"But there are problems. First, the Standard Model can't explain why the universe is composed of matter. According to theory, equal amounts of matter and antimatter would have been created in the Big Bang, which created the universe. As soon as they met, they should have annihilated each other, releasing photons of light."
"In our macro-world, crashing things together, like cars, makes big things into smaller things, like broken headlights and fenders. But it's different in the subatomic world, where crashing two Priuses together can produce a 10-wheeler."
"Look," Mangano said, leaning forward in his chair at CERN's sprawling complex, "what if I told you tomorrow when you shave you will blow up the world? You laugh. You say that can't happen. But how do you know?"
"The only thing we know is that there have been about a million billion shaves since people started shaving and the world is still here," he said. "So all we can say is the probability of you blowing up the world when you shave tomorrow is less than one in 1015."
**I'm not a science buff but this is really interesting. Testifying the impossible is now possible and being alive and conscious to witness this great discovery.
Friday, 11 April 2008
Then, I stumble across this article about how this person decided to just quit his job to travel the world. Click here to read the article.
When he came back, people would ask him what his favorite place was, he couldn't think of one. To him the places are all the same, but it's the people he met, the experiences he had and the high from just living life.
It's true what he said, that travelling can be a dangerous drug.
"At first it made us feel high in a new and fabulous way, and eventually we came to need it just to feel normal. So for all of us coming home was like coming down."
That I can relate to.
Whether it's coming home (to Malaysia) from the States, or coming back to Toledo after an amazing semester in Washington D.C., often times, I felt myself withdrawing from the state of mind captured on all those hours of videotape and hundreds and hundreds of pictures I took.
“based on everything we have heard, we can reach only one conclusion: With 160,000 courageous American troops serving in Iraq, President Bush has an exit strategy for just one man — himself — on Jan. 20, 2009.”
'The Americans will fix everything' By Caesar Ahmed
The view from the Shiite south By Raheem Salman
As the statue falls, a rising urge for action By Mohammed Rasheed
Iraqi soldiers selling boots for bus tickets By an Iraqi employee of The Times
Some tea, a smoke, a look down a gun barrel An Iraqi employee of a Western company
I found a couple interesting stories today. Chect them out.
Iraqi Soldiers selling boots to go home
So, the President's finally listening.
"President Bush is scheduled to announce today that Army units heading to war after Aug. 1 will serve 12-month tours rather than the current 15-month deployments, senior defense officials said."
In the article, "There are 160,000 troops in Iraq, including about 18 combat brigades, and that number is expected to go down to 140,000, including 15 brigades, by the end of July. Military leaders have consistently said that 15-month tours put too much stress on soldiers and their families."
Good news, for now.
Thursday, 10 April 2008
I think this is a lil too much.
"Microsoft Said to Be Talking With News Corporation About Joint Yahoo Bid"
Rupert Murdoch's News Corporation is in talks with Microsoftabout joining in its contested bid for Yahoo, according to people involved in the discussions. The combination, which would join Yahoo, Microsoft's MSN and News Corporation'sMySpace, would create a behemoth that would upend theInternet landscape.
The talks are a surprising twist in the two-month-longtakeover story that began when Microsoft made a $44.6 billionbid for Yahoo."
I knew something crazy will happen, especially when Yahoo didn't think Microsoft is offering enough.
Sunday, 6 April 2008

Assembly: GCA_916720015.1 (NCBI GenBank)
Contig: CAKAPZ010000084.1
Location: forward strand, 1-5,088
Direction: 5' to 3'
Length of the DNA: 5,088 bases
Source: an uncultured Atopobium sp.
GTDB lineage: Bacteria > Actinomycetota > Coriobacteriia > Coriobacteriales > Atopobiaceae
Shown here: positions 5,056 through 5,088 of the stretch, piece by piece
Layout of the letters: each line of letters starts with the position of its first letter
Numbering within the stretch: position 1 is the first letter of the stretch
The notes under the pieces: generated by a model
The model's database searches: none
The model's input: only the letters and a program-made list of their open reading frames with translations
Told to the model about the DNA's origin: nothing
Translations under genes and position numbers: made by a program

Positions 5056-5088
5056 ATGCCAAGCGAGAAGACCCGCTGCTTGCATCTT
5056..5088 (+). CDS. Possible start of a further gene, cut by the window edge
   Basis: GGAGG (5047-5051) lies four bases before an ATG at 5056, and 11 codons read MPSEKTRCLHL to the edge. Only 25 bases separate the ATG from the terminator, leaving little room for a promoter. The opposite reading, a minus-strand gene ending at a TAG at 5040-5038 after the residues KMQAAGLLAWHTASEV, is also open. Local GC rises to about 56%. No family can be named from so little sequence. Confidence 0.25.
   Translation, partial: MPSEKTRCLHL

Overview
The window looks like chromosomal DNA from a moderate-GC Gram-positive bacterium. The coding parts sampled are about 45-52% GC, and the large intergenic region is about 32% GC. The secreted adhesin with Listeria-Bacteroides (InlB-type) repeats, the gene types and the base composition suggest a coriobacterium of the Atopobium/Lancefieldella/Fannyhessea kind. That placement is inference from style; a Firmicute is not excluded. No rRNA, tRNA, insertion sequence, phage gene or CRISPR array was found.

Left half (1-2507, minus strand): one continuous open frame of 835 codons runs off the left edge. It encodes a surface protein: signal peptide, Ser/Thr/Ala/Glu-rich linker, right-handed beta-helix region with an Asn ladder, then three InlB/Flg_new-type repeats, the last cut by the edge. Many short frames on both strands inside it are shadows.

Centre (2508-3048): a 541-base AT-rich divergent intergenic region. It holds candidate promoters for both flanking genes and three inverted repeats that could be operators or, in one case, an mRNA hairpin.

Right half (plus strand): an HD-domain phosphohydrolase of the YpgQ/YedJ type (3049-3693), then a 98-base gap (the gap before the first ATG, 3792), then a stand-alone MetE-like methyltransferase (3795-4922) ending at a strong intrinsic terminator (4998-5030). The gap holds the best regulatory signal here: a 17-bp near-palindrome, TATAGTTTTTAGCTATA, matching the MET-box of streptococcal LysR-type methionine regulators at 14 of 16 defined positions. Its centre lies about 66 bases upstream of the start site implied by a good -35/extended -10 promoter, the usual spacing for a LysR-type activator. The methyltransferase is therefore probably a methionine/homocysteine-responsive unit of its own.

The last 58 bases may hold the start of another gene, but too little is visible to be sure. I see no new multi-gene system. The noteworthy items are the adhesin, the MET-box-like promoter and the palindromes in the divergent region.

Also, Dawn, the producer from The Palestra said I've been hired!! So, I'll be their reporter and cover events here at the University of Toledo, and also around the world (Vegas, and my Euro Trip). They will be broadcasted in www.thepalestra.com and most of the videos will probably be uploaded here as well.
Also, also, I'll be getting a new lap top and a video camera soon!! As some of you may know, I spilt water over my lap top, and can I say the poor thing drowned?
So, more great news to come!!!!! =þ
Thursday, 3 April 2008
I know it has always been "we can't anger the Chinese! the labor is dirt cheap! whereelse can we go and pay someone less than $5 a day and earn a 300% profit? China, it' s big market, we need them for this, and that, etc."
Well, thanks to the Olympics, for once, the rest of the world is not inferior to the Chinese, they finally need us for something (well, at least the rich and powerful)
I have attached part of an article from the LATimes. Click on the title-About Time for the complete article.
So when the Chinese government -- at the center of all three controversies -- came calling on the U.S. entertainment industry for advice on how to stage the biggest and best opening ceremony ever held on Earth (or at least in a communist country), they got more that they bargained for.
1. Quit doing business with the Sudanese government while it's waging war against its own people in Darfur, and go to work at the U.N. to bring about peace.
2. Lay off the monks in Burma and cut out the beatings in Tibet. A little religious freedom, please.
3. And what's that you're saying about the Dalai Lama? You should know he's more popular here than Tom Hanks.
The Chinese, not exactly keen on being given orders, surprisingly have responded in recent weeks with some positive action. After Spielberg announced that he was dropping all plans to assist the Chinese with their big show because of the killings in Darfur, the government began pushing the Sudanese government to accept a peacekeeping force into the troubled region.
As I said, about damn time.
But out of curiosity, what do we have, that the Chinese will need, after the Olympic Games are over??
Think about it. Is the United States still "the greatest country in the world"?
Wednesday, 2 April 2008
This would have been a more interesting story had I participated as one of the dancers. Little did I know that the registeration fee cost $15 and each dancer had to raise at least $50. As you know, I am kind of spread thin financially, I've decided not to fork out $65 and sacrifice precious hours of sleep... again.
My editor in chief packed me lunch because he thought I'll be staying the whole 16 hours. Which was sweet of him. But I was debating... to get a couple hours of sleep, the least I can do let my body heal... after overworking myself in the past week, or hang around and watch 430 students dance? Hmm.... I made the decision. Sleep was more important.
Overall, I'm satisfied with the story I wrote for The Independent Collegian but I wish I could have done better on this news package. I'm still trying to get used to video editing.